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Hib Halverson's Big Block From Hell Series

Hib Halverson's Big Block From Hell Series

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Image:  Authorby Hib Halverson
© December 2012

I bought the '71 Coupe which became the "Big Block from Hell" in 1980 in a smokin' deal from a guy in a club I was in back then, Corvettes Limited of Los Angeles. Ken Wright was his name and he was a big influence on the way I've been involved with the Corvette hobby. Ken died a number of years ago. I'm sure in that better place he's at, he's having a beer with Earnhardt. I'm still driving your old hot rod, Wright. Rest in peace, Dude.

I'll steal a phrase from Vice President Biden and tell you that, getting that car was a "...big f&%$ing deal!" Here I was—a kid with an affinity for burn-outs who'd hit the big time: a light car with big tires, 454 and a four-speed. Luckily, I didn't get in trouble (well—not too much) and, boy—did I have fun!

If you've read the other 16 parts of this series, you know the story of the engine in this car, but if you haven't, I'll summarize: by the mid-'90s, the stock, 365-horse 454 got boring, so I modified the engine with: overbore to 460 inches, steel crank, Crower Rods, 9.75:1 Bill Miller Engineering Forged Pistons, Crane mechanical-lifter roller cam (.567-in. lift and 234/244° duration at .050), DeGroff ported/polished heads with bigger valves, Crane dual valve springs, Crane roller rocker arms, an Edelbrock Performer RPM intake, Doug's Headers, MSD 6 ignition, a McLeod Racing aluminum flywheel and a McLeod "Street Twin" clutch. The engine makes about 550-hp at 6000-6200-rpm. I shift the car's Richmond "ROD" six-speed trans at 6500 rpm. The rev limiter is at 6750.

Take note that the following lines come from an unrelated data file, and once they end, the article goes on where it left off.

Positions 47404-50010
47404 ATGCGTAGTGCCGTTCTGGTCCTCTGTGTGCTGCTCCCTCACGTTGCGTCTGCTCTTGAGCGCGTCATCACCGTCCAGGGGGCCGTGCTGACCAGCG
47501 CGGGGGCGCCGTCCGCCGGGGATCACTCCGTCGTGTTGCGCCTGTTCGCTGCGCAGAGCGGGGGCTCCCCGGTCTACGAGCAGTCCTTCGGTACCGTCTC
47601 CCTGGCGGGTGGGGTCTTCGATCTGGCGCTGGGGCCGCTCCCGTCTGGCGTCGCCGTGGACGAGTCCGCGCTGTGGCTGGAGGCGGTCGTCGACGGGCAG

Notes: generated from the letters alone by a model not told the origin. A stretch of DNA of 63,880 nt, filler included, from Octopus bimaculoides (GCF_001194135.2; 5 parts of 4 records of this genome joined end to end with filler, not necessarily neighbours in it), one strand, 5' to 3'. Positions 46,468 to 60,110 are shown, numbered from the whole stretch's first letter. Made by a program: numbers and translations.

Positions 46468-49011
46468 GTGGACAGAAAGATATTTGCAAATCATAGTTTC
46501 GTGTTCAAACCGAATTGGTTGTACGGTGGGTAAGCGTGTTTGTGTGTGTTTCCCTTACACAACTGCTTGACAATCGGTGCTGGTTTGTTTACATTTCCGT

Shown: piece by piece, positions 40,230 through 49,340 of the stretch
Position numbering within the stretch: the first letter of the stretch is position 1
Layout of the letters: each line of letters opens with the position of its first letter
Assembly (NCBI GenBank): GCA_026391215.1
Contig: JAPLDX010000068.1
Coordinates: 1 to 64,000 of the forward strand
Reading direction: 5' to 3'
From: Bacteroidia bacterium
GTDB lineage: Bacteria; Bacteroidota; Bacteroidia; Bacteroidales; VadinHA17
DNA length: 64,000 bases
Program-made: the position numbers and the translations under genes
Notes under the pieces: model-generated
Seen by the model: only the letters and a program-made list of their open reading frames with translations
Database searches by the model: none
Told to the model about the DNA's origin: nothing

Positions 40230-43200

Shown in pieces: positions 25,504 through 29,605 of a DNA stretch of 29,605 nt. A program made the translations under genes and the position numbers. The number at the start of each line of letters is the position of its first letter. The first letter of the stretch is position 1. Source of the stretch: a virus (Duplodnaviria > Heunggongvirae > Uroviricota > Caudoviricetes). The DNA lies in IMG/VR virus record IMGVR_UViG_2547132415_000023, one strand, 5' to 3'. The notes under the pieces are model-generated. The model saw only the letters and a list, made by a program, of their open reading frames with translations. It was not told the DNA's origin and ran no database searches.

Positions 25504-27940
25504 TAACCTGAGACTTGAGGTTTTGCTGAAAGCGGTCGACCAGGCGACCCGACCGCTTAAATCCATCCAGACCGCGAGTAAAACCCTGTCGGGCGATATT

Sitting on the Performer RPM, that thing with four big holes in it is an 850 Holley—a classic, model 4150, "Double-Pumper" four-barrel carb. "DPs" come in five CFM ratings, 600 to 850. They have mechanical secondaries, dual accelerator pumps, on the 750 and 850, four idle mixture screws (aka, "four-corner idle") and a manual choke. Holley bills them as "...performance upgrades for streetable hot rods and race cars".

When their flow rating is matched to a C3 Vette's powertrain and weight, in a racing application, Double-Pumpers run well right out of the box, but what about part throttle, as in normal—ok..."sorta normal"—street driving? Well, putting it mildly...their drivability may leave something to be desired, as may their fuel economy because the stock DP calibration is intended for racing, not optimized street use.

Modifying Holley double pumpers for "double duty"—ie: performance along with better drivability and gas mileage—is a craft of vintage road racers, NASCAR crew chiefs and finicky hot rodders. Mastering this fusion of art and science is time-consuming, sometimes tedious work, but is, also, refreshingly "oldskool".

What changes might make a double-duty Double-Pumper?

1) Annular boosters in the primaries.
2) Smaller primary idle feed restrictions
3) Throttle plates with bypass holes
4) Smaller main jets and larger power valve channel restrictions
5) Changes in accelerator pumps, pump cams and pump discharge nozzles

Click on the images below for expanded views — and greater detail. 

Setting the Stage